Thought Catalog

I Married At 18 — And Now You’re In Shock

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I got married at eighteen. Cue the look of surprise and all the assumptions. I hate telling people I’m married, not because I’m ashamed but because I get these looks that imply, “But you’re so young, what do you know about marriage? Can you even wipe your own ass? Were you pregnant?” Yes, I know what marriage implies, I can wipe my own ass and it’s probably the cleanest ass ever since I use a bidet, and no, I was not pregnant!

I usually get these inquisitive looks from older people. They find it unbelievable that such a young girl is married, you’ve got your whole life ahead of you! Yes I know, and I chose to share it with someone I love a little earlier than what you may consider usual.

Granted, I’m no longer eighteen but even at twenty-two I get the odd looks. At the time (when I was eighteen) I felt like I was being scolded for my decision, almost as if I weren’t entitled to it. Why would you assume I don’t know what marriage entails…especially in a place like the US where you can get a permit to drive at sixteen, drive all on your own at eighteen and go to war (although I really disagree on the drinking age, that just isn’t right!) I think I can handle the responsibilities that are associated with marriage.

In fact, I’ve gained so much from my marriage that I probably wouldn’t have had I not gotten married. I learned a whole new language…and with that, a culture. I traveled and lived in Europe for over two years and visit at least once every year or two. Thanks to my great ability to pick up a beautiful language like Italian, I got a job that required I use that language, talk about actually applying your skills. I learned to cook a whole lot more foods than the boring salads I was making myself before that (this also implies I gained a few pounds, not sure if I’m happy about that one).

Of course, marriage wasn’t only about the things I gained (which are great experiences) but about the things I lost, which I am mature enough to acknowledge and deal with. I always get told “But, you haven’t experienced life! You haven’t dated enough! You need to have a taste of independence! Your social life!” And you know what, they’re all right. In some way, I haven’t experienced life; when my husband talks about having lived in Milan with roommates and all the idiotic things they did, all the memories, I am a little jealous but I am sharing my life with someone and luckily, I have great friends that have roommates and sometimes it’s not all it’s worked up to be. Dating…I was never the dating type to be frank. I was usually all in or not. Dating sounds exhausting, I can just imagine having to venture out and impress some guy for a day or night or whatever it may be (you know you all do it in some way). I feel like I dodged a bullet. I have single friends that complain about the men in their lives and how they’re all assholes…no thanks! I am independent, for the both of us. I go to school (college) and go out with friends; I have my own social life, so yeah.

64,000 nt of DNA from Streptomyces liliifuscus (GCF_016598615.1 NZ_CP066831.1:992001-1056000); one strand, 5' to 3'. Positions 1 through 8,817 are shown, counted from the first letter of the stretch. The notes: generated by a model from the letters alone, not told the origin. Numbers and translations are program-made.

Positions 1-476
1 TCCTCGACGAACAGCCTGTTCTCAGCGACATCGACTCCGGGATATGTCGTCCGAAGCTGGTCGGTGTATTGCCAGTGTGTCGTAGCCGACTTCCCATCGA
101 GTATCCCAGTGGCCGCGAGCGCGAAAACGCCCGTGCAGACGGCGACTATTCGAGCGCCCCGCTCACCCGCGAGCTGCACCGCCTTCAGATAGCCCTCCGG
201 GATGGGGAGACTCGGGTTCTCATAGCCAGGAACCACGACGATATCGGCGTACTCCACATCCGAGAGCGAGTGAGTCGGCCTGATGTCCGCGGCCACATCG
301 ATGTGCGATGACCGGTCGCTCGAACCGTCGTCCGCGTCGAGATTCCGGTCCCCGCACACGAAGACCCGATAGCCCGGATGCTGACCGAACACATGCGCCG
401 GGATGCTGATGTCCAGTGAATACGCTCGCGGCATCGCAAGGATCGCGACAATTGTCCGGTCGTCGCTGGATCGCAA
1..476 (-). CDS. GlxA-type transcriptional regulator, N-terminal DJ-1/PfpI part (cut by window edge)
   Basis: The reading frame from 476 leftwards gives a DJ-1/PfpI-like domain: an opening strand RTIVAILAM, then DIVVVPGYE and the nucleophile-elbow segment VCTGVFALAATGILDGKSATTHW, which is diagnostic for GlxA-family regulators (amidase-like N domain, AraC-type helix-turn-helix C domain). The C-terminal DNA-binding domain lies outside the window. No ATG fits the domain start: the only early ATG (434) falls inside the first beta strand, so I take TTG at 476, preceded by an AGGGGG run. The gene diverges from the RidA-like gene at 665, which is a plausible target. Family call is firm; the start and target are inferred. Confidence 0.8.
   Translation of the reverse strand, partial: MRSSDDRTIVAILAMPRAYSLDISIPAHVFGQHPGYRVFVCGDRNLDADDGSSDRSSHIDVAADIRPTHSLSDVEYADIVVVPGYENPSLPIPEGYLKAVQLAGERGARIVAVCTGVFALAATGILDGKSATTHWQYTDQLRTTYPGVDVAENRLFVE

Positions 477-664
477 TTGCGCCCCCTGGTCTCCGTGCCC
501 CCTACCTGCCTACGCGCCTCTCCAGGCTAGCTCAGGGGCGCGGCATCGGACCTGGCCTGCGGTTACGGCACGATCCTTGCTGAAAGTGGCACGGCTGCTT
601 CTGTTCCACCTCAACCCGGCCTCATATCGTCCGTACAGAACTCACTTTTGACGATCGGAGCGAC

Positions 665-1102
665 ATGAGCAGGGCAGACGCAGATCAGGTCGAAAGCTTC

I admit, getting married the second I could get married hasn’t been easy (everyone’s experience is different). I had to grow into myself, gain confidence in my own skin and be able to admit my wrongs and fix things. I didn’t have that comfy pillow called mom and dad to fall back on when I messed up (not saying they weren’t around, but it’s different, ya know). I know I’m not the only one that has married young and I’m almost sure you (if you’re married) have been nodding at some parts thinking back to aunts, uncles, parents friends, or really anyone who offered their indirect or very direct criticisms. It’s just really unfair. So this is to all those people that raise their eyebrow at a young married person. Be happy for us, don’t make us feel weird about it, and please stop assuming we aren’t mature enough to be in a lifetime commitment! TC mark

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